Keeping carp out of the Great Lakes: barge operators and conservationists differ

Keeping carp out of the Great Lakes: barge operators and conservationists differ
September 13, 2017 Gary Wilson, Great Lakes Now
Photo courtesy of C:\Users\mseller\Desktop\Great Lakes Now\Gary Wilson\Keeping carp out of the Great Lakes\Ian_Hirt,_Port_Director_Port of Indiana–Burns Harbor

“What will we do for future generations?”

Business interests, conservation groups and government officials lined up in Chicago Monday to tell the Army Corps of Engineers what they thought of the Corps’ latest plan to deal with Asian carp.

Barge operators represented by American Waterways Operators (AWO) minced no words in objecting to the plan.

“Right now we’re looking for a solution for a problem that’s not there” Lynn Muench told Great Lakes Now in a pre-meeting interview.

Muench said the Asian carp “population front hasn’t moved in 25 years” and repeated those words in her public comments to the Army Corps.

Muench is VP of Advocacy for AWO representing tug boat and barge operators. AWO’s website says barge traffic is “the safest, most environmentally friendly and most economical mode of freight transportation.”

Map courtesy of United States Army Corps of Engineers

Brandon Road Map, courtesy of US Army Corps of Engineers

The plan, known as the Brandon Road Lock study, proposes a suite of actions including an additional electric barrier, an engineered channel and complex noise thought to be a carp deterrent.

The price tag is $275 million with a non-federal source – likely Great Lakes states – left to pick up $96 million of that plus $19 million in ongoing annual maintenance costs. If implemented, the plan would be operational in 2025.

AWO supports the state of Illinois’ stance expressed by Lt. Governor Evelyn Sanguinetti that changes to the Brandon Road lock are unnecessary because they are expensive and won’t contribute to a solution. Muench said that’s a “logical” position.

Diverted cargo?

Photo courtesy of portsofindiana.com

Ian Hirt, Port Director Port of Indiana–Burns Harbor, courtesy of portsofindiana.com

Ian Hirt directs the Port of Indiana in Burns Harbor and he’s concerned that any changes to shipping procedures and infrastructure resulting from the Corps’ plan could have a negative economic impact.

“If cargo is diverted from barges to roads or rail it will create major increases in transportation costs and cause many businesses in Northwest Indiana to become uncompetitive,” Hirt told Great Lakes Now.  

“This would have a significant negative economic impact on the Port of Indiana and the country’s largest steel producing region.”

Inadequate safeguards concern Michigan

Michigan’s DNR Director Keith Creagh made the trip to Chicago and expressed appreciation for all the work done to date to keep Asian carp out of the Great Lakes.

But Creagh told the Army Corps that “the recent finding of a silver carp in the Chicago Area Waterways System just nine miles from Lake Michigan dramatically underscores that current safeguards are inadequate.”

Creagh said the Corp’s Brandon Road plan is a “step in the right direction” but objected to the timeline that calls for full implementation in 2025. Creagh said “we cannot wait until 2025 for action” and he wants technologies like complex noises to be implemented now.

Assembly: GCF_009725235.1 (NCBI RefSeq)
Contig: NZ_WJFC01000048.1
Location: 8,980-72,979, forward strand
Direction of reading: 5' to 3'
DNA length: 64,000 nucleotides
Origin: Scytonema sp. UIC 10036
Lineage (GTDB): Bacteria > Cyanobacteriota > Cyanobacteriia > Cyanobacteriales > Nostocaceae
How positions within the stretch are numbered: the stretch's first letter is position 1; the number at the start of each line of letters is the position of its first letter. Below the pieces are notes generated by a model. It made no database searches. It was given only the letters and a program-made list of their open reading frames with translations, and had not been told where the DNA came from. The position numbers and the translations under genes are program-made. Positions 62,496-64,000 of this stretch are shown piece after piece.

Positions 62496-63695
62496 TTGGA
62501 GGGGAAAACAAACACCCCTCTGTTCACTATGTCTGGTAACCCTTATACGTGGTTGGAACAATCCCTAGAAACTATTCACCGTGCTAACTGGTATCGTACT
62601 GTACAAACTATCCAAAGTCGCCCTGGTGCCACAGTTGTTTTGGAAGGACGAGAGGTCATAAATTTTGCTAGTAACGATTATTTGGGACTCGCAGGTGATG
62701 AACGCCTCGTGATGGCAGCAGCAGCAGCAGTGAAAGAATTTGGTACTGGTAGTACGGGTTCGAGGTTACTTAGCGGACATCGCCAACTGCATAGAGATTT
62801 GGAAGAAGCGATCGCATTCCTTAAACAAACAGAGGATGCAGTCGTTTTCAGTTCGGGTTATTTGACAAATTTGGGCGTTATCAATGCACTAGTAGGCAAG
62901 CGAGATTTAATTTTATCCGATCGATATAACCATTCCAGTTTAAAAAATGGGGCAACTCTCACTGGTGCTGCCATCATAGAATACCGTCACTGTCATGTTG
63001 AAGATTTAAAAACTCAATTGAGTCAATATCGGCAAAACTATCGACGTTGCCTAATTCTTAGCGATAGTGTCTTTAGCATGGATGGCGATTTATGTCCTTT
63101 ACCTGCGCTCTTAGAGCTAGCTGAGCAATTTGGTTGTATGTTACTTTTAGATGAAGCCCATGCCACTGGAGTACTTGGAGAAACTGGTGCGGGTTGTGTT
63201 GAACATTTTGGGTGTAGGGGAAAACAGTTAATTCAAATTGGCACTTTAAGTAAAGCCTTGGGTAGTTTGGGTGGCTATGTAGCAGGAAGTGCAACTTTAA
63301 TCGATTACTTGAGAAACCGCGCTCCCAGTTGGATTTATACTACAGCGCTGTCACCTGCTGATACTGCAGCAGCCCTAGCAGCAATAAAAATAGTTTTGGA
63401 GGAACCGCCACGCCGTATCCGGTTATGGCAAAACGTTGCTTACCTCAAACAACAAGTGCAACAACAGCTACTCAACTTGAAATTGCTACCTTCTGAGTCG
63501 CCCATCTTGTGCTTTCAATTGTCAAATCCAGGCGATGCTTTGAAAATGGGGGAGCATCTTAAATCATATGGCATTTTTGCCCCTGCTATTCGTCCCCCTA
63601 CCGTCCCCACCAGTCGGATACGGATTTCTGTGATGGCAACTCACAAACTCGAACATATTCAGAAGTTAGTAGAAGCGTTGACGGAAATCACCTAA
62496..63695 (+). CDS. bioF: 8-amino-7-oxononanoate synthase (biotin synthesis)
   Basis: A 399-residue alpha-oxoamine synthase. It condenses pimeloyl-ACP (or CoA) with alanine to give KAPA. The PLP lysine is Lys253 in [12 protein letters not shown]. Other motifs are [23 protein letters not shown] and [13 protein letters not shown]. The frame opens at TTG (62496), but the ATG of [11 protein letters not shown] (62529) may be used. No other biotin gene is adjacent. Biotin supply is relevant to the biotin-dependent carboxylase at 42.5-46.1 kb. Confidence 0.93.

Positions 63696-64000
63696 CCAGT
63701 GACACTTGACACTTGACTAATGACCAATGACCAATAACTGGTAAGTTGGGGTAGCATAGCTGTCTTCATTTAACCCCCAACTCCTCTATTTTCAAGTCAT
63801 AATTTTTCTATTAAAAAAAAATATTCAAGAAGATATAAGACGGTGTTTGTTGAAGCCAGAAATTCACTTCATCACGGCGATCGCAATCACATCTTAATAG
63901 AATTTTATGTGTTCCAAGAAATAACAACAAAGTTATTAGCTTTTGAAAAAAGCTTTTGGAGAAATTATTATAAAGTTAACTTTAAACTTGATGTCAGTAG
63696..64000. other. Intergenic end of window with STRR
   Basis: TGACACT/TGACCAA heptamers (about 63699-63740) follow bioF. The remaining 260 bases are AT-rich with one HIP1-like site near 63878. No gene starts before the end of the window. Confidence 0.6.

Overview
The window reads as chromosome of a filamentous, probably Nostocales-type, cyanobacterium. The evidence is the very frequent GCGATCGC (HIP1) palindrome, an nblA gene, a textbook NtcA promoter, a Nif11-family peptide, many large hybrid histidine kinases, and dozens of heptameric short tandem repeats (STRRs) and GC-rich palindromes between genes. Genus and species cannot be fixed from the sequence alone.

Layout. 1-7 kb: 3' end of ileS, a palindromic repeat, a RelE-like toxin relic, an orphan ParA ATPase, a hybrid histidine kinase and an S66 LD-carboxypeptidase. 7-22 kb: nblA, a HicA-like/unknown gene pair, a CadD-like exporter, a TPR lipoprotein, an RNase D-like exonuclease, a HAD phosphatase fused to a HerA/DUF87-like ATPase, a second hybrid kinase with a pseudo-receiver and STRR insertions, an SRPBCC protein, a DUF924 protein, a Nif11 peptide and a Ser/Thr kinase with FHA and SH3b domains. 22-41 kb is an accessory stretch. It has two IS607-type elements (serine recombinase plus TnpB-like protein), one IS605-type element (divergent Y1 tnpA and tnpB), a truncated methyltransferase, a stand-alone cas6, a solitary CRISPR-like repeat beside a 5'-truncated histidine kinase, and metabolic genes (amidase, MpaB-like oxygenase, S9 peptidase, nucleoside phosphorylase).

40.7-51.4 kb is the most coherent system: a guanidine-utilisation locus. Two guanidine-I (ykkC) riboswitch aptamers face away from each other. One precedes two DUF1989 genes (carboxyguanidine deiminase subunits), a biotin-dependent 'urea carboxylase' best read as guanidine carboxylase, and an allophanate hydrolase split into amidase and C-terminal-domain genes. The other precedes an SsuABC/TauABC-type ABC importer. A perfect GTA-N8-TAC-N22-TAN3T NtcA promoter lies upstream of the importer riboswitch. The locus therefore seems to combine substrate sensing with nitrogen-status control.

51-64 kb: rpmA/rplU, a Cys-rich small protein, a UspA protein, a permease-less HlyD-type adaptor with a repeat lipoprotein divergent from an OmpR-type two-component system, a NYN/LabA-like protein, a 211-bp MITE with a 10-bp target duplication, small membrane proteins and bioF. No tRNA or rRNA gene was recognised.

Photo courtesy of michigan.gov

Keith Creagh, Director Michigan Department of Natural Resources, courtesy of michigan.gov

He told Great Lakes Now that Illinois has “great experts who are working very hard on the issue” but said it’s “irrefutable that the leading edge of invasive carp continues to migrate towards Lake Michigan.”

Creagh said the question is “what will we do for future generations?”

He called on all concerned parties including industry, boaters, anglers and conservation groups to work to develop solutions to protect “our way of life in the Great Lakes.”

Angela Ayers from Michigan Gov. Rick Snyder’s office told the Corps that Snyder supports the work to date on the plan and said “we urge other Great Lakes states and provinces to join us in providing support.”

Great Lakes Now asked Ayers if Gov. Snyder has reached out to Illinois Gov. Bruce Rauner to discuss Asian carp given Illinois’ hard stance against the Army Corps’ plan.

Ayers said she didn’t know but indicated she “wouldn’t be surprised if it would happen in the near future with the timing of the plan and the need for everybody to work together….”

Illinois did not comment on the Corps’ plan at the Monday meeting.

Dan Injerd directs Illinois’ Office of Water Resources and he attended the meeting. Injerd told Great Lakes Now that previous statements by Lt. Gov. Sanguinetti represent Illinois’ position.

Status quo not an option

The National Wildlife Federation’s Marc Smith told Great Lakes Now that the Army Corps’ plan “look promising” by forcing carp to “run the gauntlet” of deterrents before arriving at the Brandon Road Lock.

But Smith said the “we are in a very urgent situation right now as a live carp was recently caught just nine miles from Lake Michigan, above the current electrical barriers.”

Smith said doing nothing is not an option and that the federal government should pay the full cost of stopping the advancing carp.

“This is a national crisis that demands a full federal response,” Smith said.

Public comment sessions continue in Muskegon on Thursday and in Joliet, Illinois on Monday, September 18th.

The Army Corps announced on Monday that it extended the deadline for comment by 45 days until the first week of November.

Any action on the plan would have to by authorized and funded by Congress.


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